Eurovision 2018: five things we learned

Politics is out and props are the new pixels in this glorious age for Europe’s music contest

This year’s Eurovision has been an absolute spectacle, with the final broadcast live from Lisbon’s Altice Arena to an audience of more than 200 million fans worldwide.

Whether you love or hate the world’s biggest music show, it’s hard to deny that the modern era of Eurovision offers slick production, quality vocals and a musical smorgasbord that has something for everyone – from Hungarian heavy metal to Estonian popera.

The event is the ultimate showcase of inclusivity, musical diversity and fun – fans come from all over the world to support their home country or their European favourites. Here’s what we learned from this year’s contest:

1 Politics is out, but statement songs are in

Political songs are frowned upon in Eurovision – Ukrainian 2016 winner Jamala’s lament on the 1944 Soviet Union deportation of Crimean Tatars raised a few eyebrows, particularly in Russia, at a time of heightened tension between the two countries.

But that doesn’t mean you can’t make a statement through song. France’s entry Mercy tells the true story of a baby born last year on a ship rescuing migrants from the Mediterranean, while Netta from Israel reignited Girl Power for the #MeToo generation with her song Toy.

The biggest surprise and delight was Ireland, whose entry played out a charming gay love story through dance – something which shouldn’t be a statement, but arguably is while LGBT+ rights are still far from assured in a number of Eurovision nations.

2 Don’t mess with the European Broadcasting Union

Talking of Ireland, this year the organisers of Eurovision terminated its contract with Chinese broadcaster Mango TV after the nation opted not to broadcast the Irish performance from the first semi-final – showing a gay relationship contravenes Chinese censorship rules.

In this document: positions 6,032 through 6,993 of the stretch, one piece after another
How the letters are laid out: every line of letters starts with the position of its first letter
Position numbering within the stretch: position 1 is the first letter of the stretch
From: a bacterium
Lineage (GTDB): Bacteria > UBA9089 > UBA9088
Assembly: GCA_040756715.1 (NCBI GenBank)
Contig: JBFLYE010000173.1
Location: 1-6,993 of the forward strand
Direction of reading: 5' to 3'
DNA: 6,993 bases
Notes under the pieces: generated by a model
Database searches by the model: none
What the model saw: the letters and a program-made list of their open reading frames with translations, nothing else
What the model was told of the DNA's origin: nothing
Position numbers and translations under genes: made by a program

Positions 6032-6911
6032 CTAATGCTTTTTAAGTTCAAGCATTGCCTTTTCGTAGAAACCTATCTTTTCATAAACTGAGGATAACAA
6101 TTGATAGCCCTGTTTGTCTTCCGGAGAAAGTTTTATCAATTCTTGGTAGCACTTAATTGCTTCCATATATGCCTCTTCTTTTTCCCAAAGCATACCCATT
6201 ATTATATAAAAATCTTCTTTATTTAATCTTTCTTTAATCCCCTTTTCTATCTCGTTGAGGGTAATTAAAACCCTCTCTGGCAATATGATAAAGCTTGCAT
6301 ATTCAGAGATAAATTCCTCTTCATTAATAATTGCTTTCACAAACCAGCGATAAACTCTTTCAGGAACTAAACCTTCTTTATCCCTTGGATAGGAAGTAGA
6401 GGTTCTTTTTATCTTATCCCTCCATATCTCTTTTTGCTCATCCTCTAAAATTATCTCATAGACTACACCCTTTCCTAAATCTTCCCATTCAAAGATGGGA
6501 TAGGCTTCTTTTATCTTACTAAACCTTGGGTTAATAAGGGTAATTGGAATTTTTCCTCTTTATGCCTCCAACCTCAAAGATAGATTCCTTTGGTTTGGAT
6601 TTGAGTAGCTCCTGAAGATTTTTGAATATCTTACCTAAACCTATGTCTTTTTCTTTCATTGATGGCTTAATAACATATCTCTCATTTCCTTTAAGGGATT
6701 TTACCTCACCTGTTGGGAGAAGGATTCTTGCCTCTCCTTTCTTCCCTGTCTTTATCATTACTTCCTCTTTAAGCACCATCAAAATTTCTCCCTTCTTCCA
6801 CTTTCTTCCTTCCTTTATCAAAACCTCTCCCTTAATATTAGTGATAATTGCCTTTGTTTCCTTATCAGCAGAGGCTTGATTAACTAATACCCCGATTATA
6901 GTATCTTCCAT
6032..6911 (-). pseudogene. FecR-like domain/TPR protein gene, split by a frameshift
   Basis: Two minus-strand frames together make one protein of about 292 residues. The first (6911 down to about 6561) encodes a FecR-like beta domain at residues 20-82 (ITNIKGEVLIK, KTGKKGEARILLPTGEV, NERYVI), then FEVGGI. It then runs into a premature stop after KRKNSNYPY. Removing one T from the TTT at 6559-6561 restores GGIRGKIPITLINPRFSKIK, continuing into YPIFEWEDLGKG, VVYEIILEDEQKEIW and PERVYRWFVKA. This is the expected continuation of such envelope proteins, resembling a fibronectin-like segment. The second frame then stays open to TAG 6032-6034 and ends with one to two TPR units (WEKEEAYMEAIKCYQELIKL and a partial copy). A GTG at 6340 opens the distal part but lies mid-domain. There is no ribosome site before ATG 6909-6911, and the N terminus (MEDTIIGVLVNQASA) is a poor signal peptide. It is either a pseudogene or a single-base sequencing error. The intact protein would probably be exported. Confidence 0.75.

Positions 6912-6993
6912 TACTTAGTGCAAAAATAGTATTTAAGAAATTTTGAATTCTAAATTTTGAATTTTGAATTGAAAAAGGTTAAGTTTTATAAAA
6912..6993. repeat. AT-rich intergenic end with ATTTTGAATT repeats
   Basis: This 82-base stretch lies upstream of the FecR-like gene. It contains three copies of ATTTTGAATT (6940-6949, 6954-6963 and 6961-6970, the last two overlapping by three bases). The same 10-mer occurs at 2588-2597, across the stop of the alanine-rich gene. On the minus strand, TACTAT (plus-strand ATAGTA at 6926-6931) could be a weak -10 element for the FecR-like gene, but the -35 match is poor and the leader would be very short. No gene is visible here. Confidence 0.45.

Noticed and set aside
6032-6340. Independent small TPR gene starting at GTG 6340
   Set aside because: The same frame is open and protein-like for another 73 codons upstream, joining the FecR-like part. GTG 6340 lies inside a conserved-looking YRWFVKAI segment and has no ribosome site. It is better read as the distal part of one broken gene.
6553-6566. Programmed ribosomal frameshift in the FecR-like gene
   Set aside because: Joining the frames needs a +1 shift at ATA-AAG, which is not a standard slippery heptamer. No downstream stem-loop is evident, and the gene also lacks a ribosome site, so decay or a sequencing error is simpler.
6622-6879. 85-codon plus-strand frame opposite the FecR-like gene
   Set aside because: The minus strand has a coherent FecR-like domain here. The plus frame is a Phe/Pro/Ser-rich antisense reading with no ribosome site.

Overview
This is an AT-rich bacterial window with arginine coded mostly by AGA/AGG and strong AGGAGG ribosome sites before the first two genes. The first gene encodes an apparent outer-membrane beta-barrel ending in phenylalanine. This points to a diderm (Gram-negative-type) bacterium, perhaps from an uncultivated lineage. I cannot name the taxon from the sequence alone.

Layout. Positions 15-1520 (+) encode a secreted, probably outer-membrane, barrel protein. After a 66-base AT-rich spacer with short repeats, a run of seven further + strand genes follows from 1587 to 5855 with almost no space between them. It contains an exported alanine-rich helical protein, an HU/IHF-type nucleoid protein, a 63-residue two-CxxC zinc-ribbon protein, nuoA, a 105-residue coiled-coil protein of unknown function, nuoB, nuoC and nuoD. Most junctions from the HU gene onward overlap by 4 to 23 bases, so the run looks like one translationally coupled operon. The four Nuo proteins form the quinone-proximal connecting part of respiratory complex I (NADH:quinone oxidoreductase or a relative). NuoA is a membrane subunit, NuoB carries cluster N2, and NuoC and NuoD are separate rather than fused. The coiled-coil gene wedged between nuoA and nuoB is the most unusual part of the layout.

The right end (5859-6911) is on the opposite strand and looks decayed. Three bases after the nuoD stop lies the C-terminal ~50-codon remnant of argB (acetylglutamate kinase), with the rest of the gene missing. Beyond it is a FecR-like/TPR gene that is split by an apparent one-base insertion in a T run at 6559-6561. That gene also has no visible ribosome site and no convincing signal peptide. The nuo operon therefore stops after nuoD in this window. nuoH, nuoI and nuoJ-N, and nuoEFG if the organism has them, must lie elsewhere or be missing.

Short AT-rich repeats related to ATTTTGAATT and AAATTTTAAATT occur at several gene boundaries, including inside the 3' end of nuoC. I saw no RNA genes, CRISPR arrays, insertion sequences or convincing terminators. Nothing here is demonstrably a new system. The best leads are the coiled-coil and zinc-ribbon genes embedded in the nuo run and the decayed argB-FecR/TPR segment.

Mango TV also censored the Albanian performance because their performer Eugent Bushpepa had visible tattoos. The EBU stated that censoring content “is not in line with the EBU’s values of universality and inclusivity and our proud tradition of celebrating diversity through music”.

Ireland’s entry Ryan O’Shaughnessy approved: “I think it’s a really important decision by the EBU, they haven’t taken it lightly, and I think it’s a move in the right direction. I’m happy about it.” Well played, EBU.

3 Props are the new pixels

In recent years the LED backdrop has played a big part in Eurovision staging, with increasingly sophisticated graphics bringing a new dimension to performances. Think Måns Zelmerlow’s stickman graphics from his winning song Heroes in 2015, or Sergey Lazarev’s 3D cityscape from 2016.

This year Portugal decided to remove the pixel mesh from the stage, prompting participating countries to rethink how they were going to make a splash. Inevitably this resulted in massive props, including a giant piano/coffin from Ukraine, a vast light-up dress for Estonia and a spinning knife-throwing board for Finland.

Best of all was Moldova’s Ikea wardrobes, setting the scene for a physical comedy performance that could never have played out in tiny pixels. More of this please.

4 Real music is all music

When Salvador Sobral won Eurovision last year, he made a victory speech that railed against “disposable, fast-food music without any content”, calling his win “a victory for people who make music that actually means something”.

He added: “Music is not fireworks, music is feeling; so let’s try to change this and bring music back, which is really what matters.” This year’s Eurovision is a reminder that what constitutes meaning in music is unique to every listener, whether it’s Swedish pop, Hungarian rock, Irish balladeering or quirky sampling from Israel that’s unlike anything we’ve heard before. Eurovision is a variety box of fabulous fireworks, Salvador – it’s ALL real music, and it’s what makes Eurovision so wonderful.

5 It ain’t over till it’s over

The favourite for this year’s Eurovision has been chopping and changing for weeks, and at the start of the evening it was the most open Grand Final in years – any one of six or seven acts could have taken the winner’s trophy.

But in the end it was Israel’s Netta who raised the trophy for her Girl Power anthem Toy, with bonus chicken noises, Bjork-esque styling and lyrics like “I’m taking my Pikachu home”.

The voting showed the huge disparity between what the juries loved (Austrian and German ballads, mostly), and what the public wanted to win (Cyprus’s Beyonce-style pop banger and Italy’s duet about the effects of war and terrorism).

Netta’s win was loved by both – a triumph for something entirely different, which is exactly what Eurovision is all about. Jerusalem 2019, anyone?

• This article was amended on 14 May 2018. The original suggested Eurovision 2019 would be held in Tel Aviv.


Heidi Stephens

The GuardianTramp

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